REGION CODE - This shows that this disc will only play on Region 2 and Region 4 DVD players using the PAL colour system. This is important if you use a player that can play other regions, or a player that has been imported and won't play Region 2 or 4 discs.  
   
AUDIO CONTENT - Apart from the Aspect Ratio, the audio content is the most important consideration to most DVD users. No problems with this disc - Dolby Digital 5.1 channel surround sound is included in three languages. Notice that the package displays the Dolby Digital logo, the "5.1" text and the 5.1 channel logo. As a rule, all DVD's carry the Dolby Digital logo. But beware of discs that don't also state that the sound is "5.1" or displays the box-logo - these may be normal stereo or even mono.  
   

EXAMPLE 2

This next cover is from "Bad Boys". Although it looks different from the one above, all the information you need is there.

 
 
   

SOUND - You can be sure that the sound is Dolby Digital 5.1 - the logos, icons and text is there. There's also a dedicated Dolby Surround soundtrack for use with Pro-Logic equipment. Notice that the icon for the Surround soundtrack has no centre channel displayed - but Pro-Logic equipment will still present a centre audio channel if a centre speaker is in use.

 
   

PICTURE - The aspect ratio is shown as 1:1.85 widescreen. There is no reference to a 4:3 ratio so you know that it will appear as a 1:1.85 letterbox when viewed on a 4:3 television. Notice the interesting note at the bottom of the box-out. DVD's that have the phrase "Enhanced for 16:9 widescreen TV's" are presented in anamorphic widescreen picture, the best format for DVD.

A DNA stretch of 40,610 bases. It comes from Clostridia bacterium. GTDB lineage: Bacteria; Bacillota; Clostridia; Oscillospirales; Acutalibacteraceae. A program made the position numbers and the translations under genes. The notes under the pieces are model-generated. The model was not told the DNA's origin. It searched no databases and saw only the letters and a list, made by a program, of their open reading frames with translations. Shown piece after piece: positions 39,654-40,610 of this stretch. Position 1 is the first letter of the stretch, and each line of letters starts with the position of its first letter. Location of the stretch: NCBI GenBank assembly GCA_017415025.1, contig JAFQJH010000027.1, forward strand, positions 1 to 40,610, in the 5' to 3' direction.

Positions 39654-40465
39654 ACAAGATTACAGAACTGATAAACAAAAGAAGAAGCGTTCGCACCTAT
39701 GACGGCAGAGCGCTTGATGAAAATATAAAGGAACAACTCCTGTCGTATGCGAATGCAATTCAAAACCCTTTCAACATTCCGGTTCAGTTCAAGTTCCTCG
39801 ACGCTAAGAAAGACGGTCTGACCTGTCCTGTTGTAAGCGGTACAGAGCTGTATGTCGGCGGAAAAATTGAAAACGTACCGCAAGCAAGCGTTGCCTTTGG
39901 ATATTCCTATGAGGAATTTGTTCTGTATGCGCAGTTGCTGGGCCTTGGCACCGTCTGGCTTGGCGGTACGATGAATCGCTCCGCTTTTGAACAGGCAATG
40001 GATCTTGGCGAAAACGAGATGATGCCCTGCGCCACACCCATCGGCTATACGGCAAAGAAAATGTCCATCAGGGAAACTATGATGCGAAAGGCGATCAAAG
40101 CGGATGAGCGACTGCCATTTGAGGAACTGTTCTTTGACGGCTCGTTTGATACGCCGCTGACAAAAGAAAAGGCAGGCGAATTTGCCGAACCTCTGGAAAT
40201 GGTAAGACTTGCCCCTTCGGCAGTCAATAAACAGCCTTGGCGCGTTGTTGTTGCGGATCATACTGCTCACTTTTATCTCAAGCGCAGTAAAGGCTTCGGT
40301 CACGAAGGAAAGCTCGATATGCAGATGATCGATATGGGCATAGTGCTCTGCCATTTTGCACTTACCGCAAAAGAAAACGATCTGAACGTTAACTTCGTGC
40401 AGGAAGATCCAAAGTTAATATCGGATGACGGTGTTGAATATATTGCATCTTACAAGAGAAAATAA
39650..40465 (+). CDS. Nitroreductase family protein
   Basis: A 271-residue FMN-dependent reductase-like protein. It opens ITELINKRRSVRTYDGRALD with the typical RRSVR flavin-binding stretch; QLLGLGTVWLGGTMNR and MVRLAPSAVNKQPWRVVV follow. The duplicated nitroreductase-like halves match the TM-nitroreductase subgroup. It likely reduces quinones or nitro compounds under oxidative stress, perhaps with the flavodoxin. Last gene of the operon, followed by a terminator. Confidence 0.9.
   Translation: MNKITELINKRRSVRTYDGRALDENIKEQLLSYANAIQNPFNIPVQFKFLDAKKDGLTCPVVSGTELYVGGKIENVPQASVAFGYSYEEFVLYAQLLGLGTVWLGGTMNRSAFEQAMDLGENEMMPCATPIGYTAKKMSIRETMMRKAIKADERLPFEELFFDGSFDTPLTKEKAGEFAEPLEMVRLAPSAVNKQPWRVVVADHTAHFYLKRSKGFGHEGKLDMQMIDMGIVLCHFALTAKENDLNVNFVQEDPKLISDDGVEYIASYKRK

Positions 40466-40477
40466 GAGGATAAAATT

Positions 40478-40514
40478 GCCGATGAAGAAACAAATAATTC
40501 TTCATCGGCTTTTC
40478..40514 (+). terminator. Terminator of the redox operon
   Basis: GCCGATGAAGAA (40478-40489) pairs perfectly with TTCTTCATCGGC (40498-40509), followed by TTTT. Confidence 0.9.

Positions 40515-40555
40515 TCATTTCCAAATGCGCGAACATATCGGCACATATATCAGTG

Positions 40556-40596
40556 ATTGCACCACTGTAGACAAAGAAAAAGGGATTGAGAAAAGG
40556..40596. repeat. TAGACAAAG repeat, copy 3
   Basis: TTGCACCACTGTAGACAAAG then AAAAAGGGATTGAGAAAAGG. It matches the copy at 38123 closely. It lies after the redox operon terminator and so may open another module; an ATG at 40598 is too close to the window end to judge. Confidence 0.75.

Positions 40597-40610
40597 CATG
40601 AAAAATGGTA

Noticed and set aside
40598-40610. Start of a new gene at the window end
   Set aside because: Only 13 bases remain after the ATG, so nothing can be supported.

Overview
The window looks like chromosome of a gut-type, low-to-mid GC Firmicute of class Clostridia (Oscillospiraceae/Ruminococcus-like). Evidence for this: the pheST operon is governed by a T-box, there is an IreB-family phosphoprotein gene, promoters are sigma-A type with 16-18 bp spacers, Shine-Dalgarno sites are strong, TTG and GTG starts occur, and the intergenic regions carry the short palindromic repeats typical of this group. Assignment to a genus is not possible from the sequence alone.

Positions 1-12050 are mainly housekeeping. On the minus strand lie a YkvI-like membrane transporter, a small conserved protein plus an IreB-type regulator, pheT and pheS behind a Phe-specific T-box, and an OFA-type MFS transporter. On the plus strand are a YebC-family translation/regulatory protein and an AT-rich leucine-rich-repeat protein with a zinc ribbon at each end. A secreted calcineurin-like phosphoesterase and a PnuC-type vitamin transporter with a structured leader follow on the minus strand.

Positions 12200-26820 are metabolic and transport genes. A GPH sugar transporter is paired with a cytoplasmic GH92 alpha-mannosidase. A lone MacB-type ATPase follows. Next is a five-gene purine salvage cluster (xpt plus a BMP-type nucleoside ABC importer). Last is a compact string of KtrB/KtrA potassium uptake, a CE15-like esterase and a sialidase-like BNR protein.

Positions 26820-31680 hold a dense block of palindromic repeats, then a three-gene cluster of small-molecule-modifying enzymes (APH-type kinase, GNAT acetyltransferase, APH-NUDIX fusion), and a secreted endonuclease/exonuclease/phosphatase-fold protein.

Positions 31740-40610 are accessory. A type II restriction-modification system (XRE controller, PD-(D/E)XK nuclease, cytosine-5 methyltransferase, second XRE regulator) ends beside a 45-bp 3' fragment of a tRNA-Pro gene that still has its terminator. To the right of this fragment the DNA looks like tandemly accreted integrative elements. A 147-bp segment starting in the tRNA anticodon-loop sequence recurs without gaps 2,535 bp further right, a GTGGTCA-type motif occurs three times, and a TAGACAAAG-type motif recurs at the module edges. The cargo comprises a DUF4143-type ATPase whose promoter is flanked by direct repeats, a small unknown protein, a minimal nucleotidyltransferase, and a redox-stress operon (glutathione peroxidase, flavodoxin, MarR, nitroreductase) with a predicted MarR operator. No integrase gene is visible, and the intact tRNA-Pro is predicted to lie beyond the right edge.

SUMMARY  
   
PICTURE - 4:3 ratios fill a 4:3 television. Widescreen ratios will be viewed on a 4:3 television as a Letterbox picture, or can be expanded to fill the full width of a widescreen television. Unless the package states that a 4:3 option is available, only the widescreen version is included. 16:9 ratios will fill a widescreen completely, while other widescreen formats will display small black borders above and below the screen. Discs marked 'Enhanced' will be anamorphic widescreen, while others could be either anamorphic or letterbox, where the television's 'zoom' feature must be used.  
   
SOUND - Dolby Digital 5.1 is shown by the Dolby Digital logo PLUS either the text "5.1" or the digital surround 5.1 icon. The Dolby Digital logo on its own is no guarantee that a 5.1 track is available. Dolby Digital 5.1 can be heard as stereo (through two speakers) or as Pro-Logic surround (using two rear speakers and a front centre speaker). Dolby Digital 2.0 Stereo or other stereo formats will work with Pro-Logic equipment to provide analogue surround sound. "AC-3" is sometimes used to describe a Dolby Digital soundtrack, but this should be complemented by the 5.1 text or the icon.